Tuesday, August 26, 2008

American Idle: The Sunscreen Corollary

American Idol; American Idle. See what I did there?

I should start from the beginning.

Do you remember that Baz Lurhmann song from the late 90s? It was a commencement speech he put to music, and it opened with the line: "Ladies and Gentlemen of the class of '99: wear sunscreen." He went on to espouse all the things you "need" to do in life, like live in New York once (check), live in California once (someday), and most importantly: do one thing every day that scares you.

If I may nerd out for just a brief interlude, that last line resounds in my head at least once per day, typically when I am doing something frightening, like flying US Air, or reaching under the sink for dishwasher detergent. (There was once a mouse under there, y'all. I was traumatized.)

Most days I ponder that sage advice, and admittedly I feel a small sense of accomplishment when I face down my fears, however inconsequential, and come out unscathed, primed to fight another day. It follows then, that when presented with seemingly insurmountable tasks, I head towards the challenge, steeling myself for whatever I might face. I give you: The Suncreen Corollary. The single driving force in your blog-mistress's world, as, well - many things scare me on a daily basis. Yet, thanks to my quaint theory, I always force myself to move. To get on with it. To give my fear the stink-eye and be done with it. Because I believe, thanks to The Suncreen Corollary, that somehow, facing down fear is making me stronger. More formidable.

To sum up: fear is my bitch, really.

You can be absolutely certain then, that I wouldn't have bothered to waste 14 hours of my precious life on an American Idol longshot, if the very idea of it didn't scare the bejesus out of me.

And so, Tina and I went, guns blazing, into the infinite abyss that is the American Idol audition process.

Internet, I beg you, if you ever deign to try-out, please, PRAY GOD, do not sing any of the following:
  1. I Have Nothing by Whitney Houston. If I heard one more diva warble "Dooonnnn'tttt. Maaakkkkeee. Meeeeee. CLOOOOOOOOSSSEEEEE ONE MORE DOOR!" I would have kidnapped dainty little Seacrest and held him for ransom. My ears are still bleeding, for the love of Pete.
  2. Anything by Alicia Keys, but particularly No One. Dudes, I can't even stand to hear Alicia shreik "NO ONE NO ONE NO ONNNNNNNNNNEEEEEEEEE".
  3. The Dreamgirls soundtrack. You can't imagine how many chicks were alone at a crossroads or telling me they weren't going.

The deal is, producers line up at 12 tables across the floor of the arena, and they see people in sections. If you are auditioning, you wait until your section is called (everyone was assigned a seat at registration). This gives you ample time (oh, 12 hours) to check out your competition. It's terribly interesting, and also incredibly boring, if this is possible. Auditioners approach the tables in groups of four, and each sing a cappella for 30 - 60 seconds.

The truth is, the producers know what they want. If you're crazy (hello puppet lady), well, we'll see you in the next round. If you are insanely talented, you are by no means guaranteed a spot. It depends on your look, your vibe, your charisma. Many times during the day the crowd angrily booed producers for cutting legitimate singers. But what can you do? It's a television show. It's a casting call, so you better be damn irresitible, lest you be cut.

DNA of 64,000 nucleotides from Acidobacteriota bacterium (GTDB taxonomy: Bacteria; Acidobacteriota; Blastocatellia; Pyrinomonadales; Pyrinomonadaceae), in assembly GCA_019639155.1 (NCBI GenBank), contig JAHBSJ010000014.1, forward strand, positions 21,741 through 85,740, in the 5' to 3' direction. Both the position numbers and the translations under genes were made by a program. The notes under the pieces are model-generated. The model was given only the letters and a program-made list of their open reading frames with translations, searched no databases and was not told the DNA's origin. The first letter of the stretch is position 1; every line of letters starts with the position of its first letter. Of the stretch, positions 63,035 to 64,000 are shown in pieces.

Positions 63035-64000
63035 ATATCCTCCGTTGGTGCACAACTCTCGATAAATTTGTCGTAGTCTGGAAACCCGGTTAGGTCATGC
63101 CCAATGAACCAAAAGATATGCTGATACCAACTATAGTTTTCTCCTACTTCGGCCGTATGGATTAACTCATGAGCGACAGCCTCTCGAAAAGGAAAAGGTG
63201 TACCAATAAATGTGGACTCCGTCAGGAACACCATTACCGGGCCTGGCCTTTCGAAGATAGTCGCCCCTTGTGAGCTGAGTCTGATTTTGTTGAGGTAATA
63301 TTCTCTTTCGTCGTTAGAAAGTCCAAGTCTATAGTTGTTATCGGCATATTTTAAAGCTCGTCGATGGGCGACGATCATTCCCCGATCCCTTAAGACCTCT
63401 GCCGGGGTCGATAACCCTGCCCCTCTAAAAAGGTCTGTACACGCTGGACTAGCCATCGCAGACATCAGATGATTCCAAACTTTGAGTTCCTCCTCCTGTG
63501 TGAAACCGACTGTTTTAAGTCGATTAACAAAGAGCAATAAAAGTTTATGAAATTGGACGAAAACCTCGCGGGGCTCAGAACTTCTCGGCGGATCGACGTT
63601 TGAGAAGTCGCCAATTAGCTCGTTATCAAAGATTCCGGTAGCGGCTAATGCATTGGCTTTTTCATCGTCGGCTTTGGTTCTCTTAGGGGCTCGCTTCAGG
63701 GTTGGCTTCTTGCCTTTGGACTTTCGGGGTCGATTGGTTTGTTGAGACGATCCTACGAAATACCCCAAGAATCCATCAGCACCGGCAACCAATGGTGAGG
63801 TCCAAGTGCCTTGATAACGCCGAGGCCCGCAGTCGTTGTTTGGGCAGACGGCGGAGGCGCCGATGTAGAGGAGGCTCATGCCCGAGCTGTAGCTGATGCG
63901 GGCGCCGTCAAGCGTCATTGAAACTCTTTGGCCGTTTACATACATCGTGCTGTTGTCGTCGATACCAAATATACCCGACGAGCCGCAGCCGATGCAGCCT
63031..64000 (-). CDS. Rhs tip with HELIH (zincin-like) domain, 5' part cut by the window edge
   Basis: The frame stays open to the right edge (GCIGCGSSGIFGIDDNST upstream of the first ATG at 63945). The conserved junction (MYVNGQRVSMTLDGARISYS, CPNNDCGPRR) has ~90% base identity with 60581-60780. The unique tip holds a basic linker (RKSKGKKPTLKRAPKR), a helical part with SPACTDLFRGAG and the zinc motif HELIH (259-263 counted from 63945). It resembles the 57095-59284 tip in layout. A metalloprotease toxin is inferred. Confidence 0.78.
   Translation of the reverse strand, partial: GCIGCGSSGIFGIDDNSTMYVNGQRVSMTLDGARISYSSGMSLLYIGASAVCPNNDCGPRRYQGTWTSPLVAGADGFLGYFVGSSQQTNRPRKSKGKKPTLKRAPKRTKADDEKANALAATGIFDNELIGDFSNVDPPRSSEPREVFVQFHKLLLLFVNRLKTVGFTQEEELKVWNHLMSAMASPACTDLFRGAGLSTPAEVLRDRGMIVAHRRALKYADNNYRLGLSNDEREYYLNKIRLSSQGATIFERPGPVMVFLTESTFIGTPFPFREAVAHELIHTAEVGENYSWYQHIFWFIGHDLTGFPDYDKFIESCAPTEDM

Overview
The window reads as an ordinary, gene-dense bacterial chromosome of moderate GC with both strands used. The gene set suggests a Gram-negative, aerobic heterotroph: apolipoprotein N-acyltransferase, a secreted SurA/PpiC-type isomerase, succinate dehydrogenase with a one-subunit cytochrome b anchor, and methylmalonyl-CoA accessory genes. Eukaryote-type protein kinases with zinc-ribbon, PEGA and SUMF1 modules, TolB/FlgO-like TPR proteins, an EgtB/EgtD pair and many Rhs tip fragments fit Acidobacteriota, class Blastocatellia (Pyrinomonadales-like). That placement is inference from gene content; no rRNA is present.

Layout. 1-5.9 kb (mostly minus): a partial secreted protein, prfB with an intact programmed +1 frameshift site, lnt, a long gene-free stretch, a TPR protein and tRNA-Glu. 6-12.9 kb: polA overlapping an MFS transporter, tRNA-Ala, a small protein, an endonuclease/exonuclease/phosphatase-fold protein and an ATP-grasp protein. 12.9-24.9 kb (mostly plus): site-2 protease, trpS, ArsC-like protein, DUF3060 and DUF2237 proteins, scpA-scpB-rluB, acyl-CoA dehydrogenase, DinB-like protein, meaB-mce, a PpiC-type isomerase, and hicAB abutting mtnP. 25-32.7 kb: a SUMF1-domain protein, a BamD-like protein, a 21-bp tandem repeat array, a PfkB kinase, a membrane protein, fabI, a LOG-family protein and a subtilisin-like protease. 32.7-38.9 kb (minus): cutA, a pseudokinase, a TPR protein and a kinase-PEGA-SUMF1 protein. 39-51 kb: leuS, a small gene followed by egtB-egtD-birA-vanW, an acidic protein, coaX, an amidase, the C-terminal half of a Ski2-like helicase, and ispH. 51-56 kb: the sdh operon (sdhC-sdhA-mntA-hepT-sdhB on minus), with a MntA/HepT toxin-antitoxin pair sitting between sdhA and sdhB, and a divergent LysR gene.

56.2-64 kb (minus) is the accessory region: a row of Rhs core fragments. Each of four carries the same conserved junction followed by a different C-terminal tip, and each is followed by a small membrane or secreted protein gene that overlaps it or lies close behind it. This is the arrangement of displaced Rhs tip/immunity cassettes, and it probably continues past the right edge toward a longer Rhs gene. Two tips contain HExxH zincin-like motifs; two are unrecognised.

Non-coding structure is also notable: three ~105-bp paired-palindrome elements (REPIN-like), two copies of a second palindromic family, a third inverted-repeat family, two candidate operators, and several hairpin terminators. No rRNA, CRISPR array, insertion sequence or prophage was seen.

Which brings me to my audition, at 5 PM. As I stood on the floor, my heart thudded loudly in my chest, and my palms started to sweat. Breathe, I told myself. Steel yourself.

And that's precisely what I did. I smiled at the young blonde producer and I began to sing. I chose "Take Me Or Leave Me" from Rent, because I work it out in the shower. My voice sounded strong and clear in my ears, and when I was done, I was proud of the performance I'd given.

Once our foursome finished, the kind-looking talent scout motioned for us to approach the table.

"You all look beautiful, and you all have great voices," she began in a clipped English accent. "You and you (HV and Tina) have great voices, but I think your performances were a bit too theatrical, and that's really not what we're looking for this season on the show."

Too theatrical?!? Moi? Old HV? That's shocking.

And with that, she cut us loose, and we went off with the rest of the "non-winners".

I mainly felt relieved to be heading home, and pleased that I'd conquered another one of my fears. And the feedback wasn't bad; I could live with "too theatrical".

The next morning, though, I awoke feeling vaguely disappointed. It was my last shot at AI, and it didn't work out. It's not that I thought I was going to be the next Fantasia Barrino. It's just... well, sometimes it's disheartening when you have to let a dream (however improbable) die. But isn't that what it's all about? Letting go of some of the old fantasies, and making room for some of the newer, more updated ones? I am sure there is totally a reality television show out there for me, like one about an adorable blonde girl who loves Queens and waxes poetic about life and 90s music and American Idol auditions?

On to the next thing.

1 comment:

Anonymous said...

Those producers are idiots.

I think you should try out for Survivor next.